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How to Use a Video Tape During a Punch List in New Construction

Rhonda Duffy

When you purchase a new home, you do a punch list with the builder noting paint, sheetrock, trim and other items that need to be repaired before closing. You as the buyer and the builder (via his superintendent) will sign a list of things to be done between this time and closing, and unfortunately sometimes after closing.

There are a couple of tips that you, as a buyer, need to know:

1. Make sure that as you are pointing these things out that you and/or your agent are also writing a list. You will be surprised to find that the superintendent looks like they are writing, but for some reason not all of the items are on the final list? At the end of your comparison, you sign the list, the superintendent signs the list and you take a copy of the punch list.

2. You will be marking paint problems, sheetrock issues and trim that needs to be repaired with blue painter’s tape. The superintendent will tell you several times that they have a rule for you to stand back 6 feet and see what you can find. Don’t do that. Get up close and demand that your home, no matter what price range, is done to your satisfaction. Ignore them when they tell you that the home is not going to be perfect. This is just their b.s.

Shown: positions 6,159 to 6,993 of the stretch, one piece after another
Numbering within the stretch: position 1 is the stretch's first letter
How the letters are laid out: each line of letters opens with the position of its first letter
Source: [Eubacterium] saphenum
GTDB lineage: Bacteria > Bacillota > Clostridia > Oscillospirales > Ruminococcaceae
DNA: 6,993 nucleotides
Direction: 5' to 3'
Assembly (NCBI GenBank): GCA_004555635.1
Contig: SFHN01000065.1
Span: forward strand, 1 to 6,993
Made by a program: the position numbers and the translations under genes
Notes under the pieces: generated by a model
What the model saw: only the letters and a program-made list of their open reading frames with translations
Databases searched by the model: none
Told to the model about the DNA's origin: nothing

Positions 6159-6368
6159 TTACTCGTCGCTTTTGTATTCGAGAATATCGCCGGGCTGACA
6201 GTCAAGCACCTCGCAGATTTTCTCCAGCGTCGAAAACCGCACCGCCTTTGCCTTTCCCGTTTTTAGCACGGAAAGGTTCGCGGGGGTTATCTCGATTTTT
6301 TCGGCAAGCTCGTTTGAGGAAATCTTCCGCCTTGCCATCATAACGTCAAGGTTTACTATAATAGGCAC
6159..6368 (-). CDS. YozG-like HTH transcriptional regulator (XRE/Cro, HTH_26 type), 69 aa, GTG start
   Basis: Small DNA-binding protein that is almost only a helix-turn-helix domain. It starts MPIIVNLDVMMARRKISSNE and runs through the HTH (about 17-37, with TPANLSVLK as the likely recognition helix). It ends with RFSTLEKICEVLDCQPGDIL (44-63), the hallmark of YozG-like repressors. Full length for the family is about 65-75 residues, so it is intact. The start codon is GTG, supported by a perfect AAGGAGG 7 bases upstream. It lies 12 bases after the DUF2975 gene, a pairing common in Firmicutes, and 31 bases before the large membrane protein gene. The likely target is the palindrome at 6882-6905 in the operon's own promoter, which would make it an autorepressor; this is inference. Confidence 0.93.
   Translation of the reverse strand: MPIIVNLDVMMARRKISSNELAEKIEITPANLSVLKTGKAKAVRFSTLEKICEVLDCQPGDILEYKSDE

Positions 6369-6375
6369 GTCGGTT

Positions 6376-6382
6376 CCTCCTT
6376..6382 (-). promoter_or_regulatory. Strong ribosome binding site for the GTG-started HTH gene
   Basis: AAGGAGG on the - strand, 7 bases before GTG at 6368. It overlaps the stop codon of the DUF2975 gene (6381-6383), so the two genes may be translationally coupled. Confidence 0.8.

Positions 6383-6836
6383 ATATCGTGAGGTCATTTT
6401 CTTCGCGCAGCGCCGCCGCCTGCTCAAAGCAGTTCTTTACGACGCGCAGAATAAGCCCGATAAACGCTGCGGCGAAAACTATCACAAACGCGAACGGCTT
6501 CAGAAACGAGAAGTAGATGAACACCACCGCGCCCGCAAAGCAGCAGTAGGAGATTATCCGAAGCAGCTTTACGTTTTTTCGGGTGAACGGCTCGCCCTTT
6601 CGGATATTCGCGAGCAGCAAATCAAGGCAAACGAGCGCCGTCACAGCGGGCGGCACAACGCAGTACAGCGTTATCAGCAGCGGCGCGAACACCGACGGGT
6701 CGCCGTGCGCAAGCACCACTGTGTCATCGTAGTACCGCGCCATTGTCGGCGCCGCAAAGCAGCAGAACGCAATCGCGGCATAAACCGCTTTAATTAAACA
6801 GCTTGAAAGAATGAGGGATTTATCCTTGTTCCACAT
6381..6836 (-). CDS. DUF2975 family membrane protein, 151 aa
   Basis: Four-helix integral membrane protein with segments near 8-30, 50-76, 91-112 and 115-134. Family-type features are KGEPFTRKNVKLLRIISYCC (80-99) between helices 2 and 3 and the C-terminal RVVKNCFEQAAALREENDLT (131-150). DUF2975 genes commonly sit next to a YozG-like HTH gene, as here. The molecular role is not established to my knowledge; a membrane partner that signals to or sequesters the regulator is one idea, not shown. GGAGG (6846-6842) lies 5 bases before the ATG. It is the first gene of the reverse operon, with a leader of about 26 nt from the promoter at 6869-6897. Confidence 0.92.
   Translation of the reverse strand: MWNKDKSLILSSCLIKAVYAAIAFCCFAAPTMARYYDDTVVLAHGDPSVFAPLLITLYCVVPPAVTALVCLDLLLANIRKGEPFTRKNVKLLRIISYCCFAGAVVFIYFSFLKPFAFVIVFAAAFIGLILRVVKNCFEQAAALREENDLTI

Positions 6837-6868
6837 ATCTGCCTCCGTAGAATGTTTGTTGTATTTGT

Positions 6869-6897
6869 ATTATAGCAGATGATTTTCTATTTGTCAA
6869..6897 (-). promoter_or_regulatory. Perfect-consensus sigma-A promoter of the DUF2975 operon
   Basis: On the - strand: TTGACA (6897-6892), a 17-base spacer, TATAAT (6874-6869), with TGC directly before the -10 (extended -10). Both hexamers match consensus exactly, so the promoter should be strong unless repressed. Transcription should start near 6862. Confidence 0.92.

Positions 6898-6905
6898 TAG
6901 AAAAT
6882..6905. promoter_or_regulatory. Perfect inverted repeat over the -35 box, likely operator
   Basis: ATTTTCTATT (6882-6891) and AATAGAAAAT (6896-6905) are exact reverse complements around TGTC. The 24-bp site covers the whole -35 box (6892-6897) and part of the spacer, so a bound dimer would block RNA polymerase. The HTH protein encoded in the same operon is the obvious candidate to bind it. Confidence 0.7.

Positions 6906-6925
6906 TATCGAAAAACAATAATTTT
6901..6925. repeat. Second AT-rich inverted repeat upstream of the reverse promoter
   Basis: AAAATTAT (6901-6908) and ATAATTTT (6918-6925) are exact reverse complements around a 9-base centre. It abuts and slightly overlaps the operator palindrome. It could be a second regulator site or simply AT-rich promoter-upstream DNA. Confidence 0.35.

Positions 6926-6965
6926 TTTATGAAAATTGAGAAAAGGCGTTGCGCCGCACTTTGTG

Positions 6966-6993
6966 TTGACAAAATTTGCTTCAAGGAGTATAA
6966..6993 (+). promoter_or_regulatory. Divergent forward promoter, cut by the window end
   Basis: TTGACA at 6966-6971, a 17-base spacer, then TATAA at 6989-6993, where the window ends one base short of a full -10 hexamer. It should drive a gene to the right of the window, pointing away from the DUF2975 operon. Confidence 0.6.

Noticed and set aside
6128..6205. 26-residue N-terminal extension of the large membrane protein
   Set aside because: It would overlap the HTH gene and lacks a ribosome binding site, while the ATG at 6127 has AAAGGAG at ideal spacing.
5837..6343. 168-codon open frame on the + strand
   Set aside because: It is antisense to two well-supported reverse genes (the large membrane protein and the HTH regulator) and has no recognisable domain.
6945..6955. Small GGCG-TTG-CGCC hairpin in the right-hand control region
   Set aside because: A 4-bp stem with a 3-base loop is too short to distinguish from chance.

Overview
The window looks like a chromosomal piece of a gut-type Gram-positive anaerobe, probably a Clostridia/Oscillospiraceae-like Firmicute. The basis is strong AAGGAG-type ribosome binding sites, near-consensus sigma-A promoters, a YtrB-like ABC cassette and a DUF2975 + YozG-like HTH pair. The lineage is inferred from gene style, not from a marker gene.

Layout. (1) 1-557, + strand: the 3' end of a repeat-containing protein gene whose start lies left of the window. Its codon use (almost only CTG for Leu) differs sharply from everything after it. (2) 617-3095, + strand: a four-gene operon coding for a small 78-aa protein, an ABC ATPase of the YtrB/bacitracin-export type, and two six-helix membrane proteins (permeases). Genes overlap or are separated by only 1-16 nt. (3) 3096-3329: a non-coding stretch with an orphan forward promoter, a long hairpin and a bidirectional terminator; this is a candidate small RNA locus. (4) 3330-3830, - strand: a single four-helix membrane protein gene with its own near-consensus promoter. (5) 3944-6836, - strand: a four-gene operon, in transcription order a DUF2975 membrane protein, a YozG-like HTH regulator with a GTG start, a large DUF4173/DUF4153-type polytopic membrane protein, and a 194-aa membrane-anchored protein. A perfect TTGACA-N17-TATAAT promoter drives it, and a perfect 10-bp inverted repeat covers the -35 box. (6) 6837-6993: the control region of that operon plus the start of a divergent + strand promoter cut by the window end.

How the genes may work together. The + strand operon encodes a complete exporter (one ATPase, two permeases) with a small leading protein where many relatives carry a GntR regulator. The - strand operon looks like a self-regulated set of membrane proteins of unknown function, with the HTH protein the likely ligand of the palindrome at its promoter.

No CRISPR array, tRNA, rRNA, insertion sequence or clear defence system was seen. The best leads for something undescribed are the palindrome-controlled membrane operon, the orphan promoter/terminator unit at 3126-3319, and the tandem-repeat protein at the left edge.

Now, here is where the rub comes in, the blue tape items are not added to the punch list. So, after you make your marks with the blue tape for the painters to come back, make sure that you video where the blue tape is. I use a Flip camera. Flip cameras load directly to You Tube or AOL and/or my laptop directly and then I am able to take my laptop with the video to the house on the final walk-through. Make sure that the superintendent sees you video the house and that you are giving a narrative about where you are. Also, on your video, make sure that you state that you are at the punch list and give the date. This will be helpful if you find yourself in a legal dispute over anything with the builder in the future.

3. During the final walk-through 1-day before closing, use your list to see the results of the work that needed to be done. You should also view your video. Don’t be surprised if the painters took the tape off and did not do the work. That is where your video comes in.

4. If things are not done on the punch list and you are prepared to close, hold money in escrow from the builder along with a per diem rate that you will be paid if the work is not done in a timely manner. Have this written on an amendment and do not close until the builder signs this document.

Don’t be afraid to push on these folks. Builders have gotten away with shoddy work in the past because real estate agents want the deal to close smoothly and they don’t say anything combined with a very emotional buyer who is absorbed in the negative state of moving. It is very obvious to me when I listing a home that the seller bought new, and there was shoddy punch list.